This race was the “triple mix” format, which might be my favorite because it’s weird but not too weird. The three races are ordered swim-bike-run, run-bike-swim, and bike-swim-run, with the final race using the pursuit start based on gaps from the first two. The distances were 300-meter swim, 4K bike (I think), and 1K run, with 2K on the final run. So it leaned heavy toward the stronger runners, but the race(s) can be won or lost in the many transitions.

Taylor-Brown—who I should mention races for the Scorpions—took the win on the first stage, while Spivey (a Rhino) was 21 seconds back. That’s a lot in Super League. Spivey managed to claw back eight of those seconds in race number two, but the 14-second gap was way too much to make up with the 2K run in the final race. Spivey did manage to pass Brit Sophie Coldwell to take second, which was crucial to stay even with Taylor-Brown in the series standings. Coldwell will have to battle it out for third place in the series with countrywoman Beth Potter at the finale in Saudi Arabia.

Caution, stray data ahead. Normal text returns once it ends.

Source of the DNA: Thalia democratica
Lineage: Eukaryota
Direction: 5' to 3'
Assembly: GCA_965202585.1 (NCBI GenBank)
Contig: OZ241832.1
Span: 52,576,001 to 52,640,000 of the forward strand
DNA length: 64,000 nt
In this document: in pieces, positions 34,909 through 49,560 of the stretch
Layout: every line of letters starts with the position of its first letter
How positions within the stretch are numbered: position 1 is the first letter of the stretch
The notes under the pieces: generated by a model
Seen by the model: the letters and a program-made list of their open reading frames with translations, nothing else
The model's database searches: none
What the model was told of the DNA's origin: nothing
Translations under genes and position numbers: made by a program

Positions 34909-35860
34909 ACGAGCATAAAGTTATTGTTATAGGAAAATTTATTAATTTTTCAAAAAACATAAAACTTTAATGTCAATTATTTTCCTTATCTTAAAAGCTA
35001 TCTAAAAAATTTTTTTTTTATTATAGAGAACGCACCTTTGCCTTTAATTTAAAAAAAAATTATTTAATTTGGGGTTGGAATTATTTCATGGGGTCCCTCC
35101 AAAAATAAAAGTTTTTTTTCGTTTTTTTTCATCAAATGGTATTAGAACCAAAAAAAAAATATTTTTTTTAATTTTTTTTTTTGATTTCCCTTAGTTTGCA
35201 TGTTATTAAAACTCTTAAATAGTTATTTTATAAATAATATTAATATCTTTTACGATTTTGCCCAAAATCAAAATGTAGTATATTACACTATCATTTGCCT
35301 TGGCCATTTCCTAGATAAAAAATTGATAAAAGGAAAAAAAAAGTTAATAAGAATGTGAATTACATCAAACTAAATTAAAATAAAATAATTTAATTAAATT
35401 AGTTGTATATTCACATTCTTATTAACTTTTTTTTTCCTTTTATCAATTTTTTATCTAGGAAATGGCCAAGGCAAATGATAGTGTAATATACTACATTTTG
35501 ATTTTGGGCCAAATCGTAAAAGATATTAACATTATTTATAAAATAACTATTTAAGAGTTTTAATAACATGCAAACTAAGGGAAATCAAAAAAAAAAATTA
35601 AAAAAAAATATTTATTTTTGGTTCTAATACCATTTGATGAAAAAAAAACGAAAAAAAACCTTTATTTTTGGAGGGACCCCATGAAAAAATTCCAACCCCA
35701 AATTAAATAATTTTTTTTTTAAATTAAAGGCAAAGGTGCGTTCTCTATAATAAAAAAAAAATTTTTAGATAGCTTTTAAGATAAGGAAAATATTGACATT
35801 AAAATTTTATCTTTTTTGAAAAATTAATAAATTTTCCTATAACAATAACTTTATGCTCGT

(Photo: Super League Triathlon)

Hayden Wilde will not have any battles for the series crown, as he has a commanding, 17-point lead with one race to go. That’s an insurmountable amount in Super League. It helps that Alex Yee has only raced once. Wilde is the fearless leader of the Sharks, of which I’m the fearful leader of the fan club. Our Sharks now have a 18-point lead over the Scorpions in the team standings, and I’m 90% sure we can’t be caught.

Wilde is so committed to our team that he threw an inflatable shark across the finish to remind all the other mascots that they’re weak losers. In three weeks’ time, we’ll be popping bottles of sparkling grape juice in Saudi Arabia. (Yes, that Saudi Arabia.)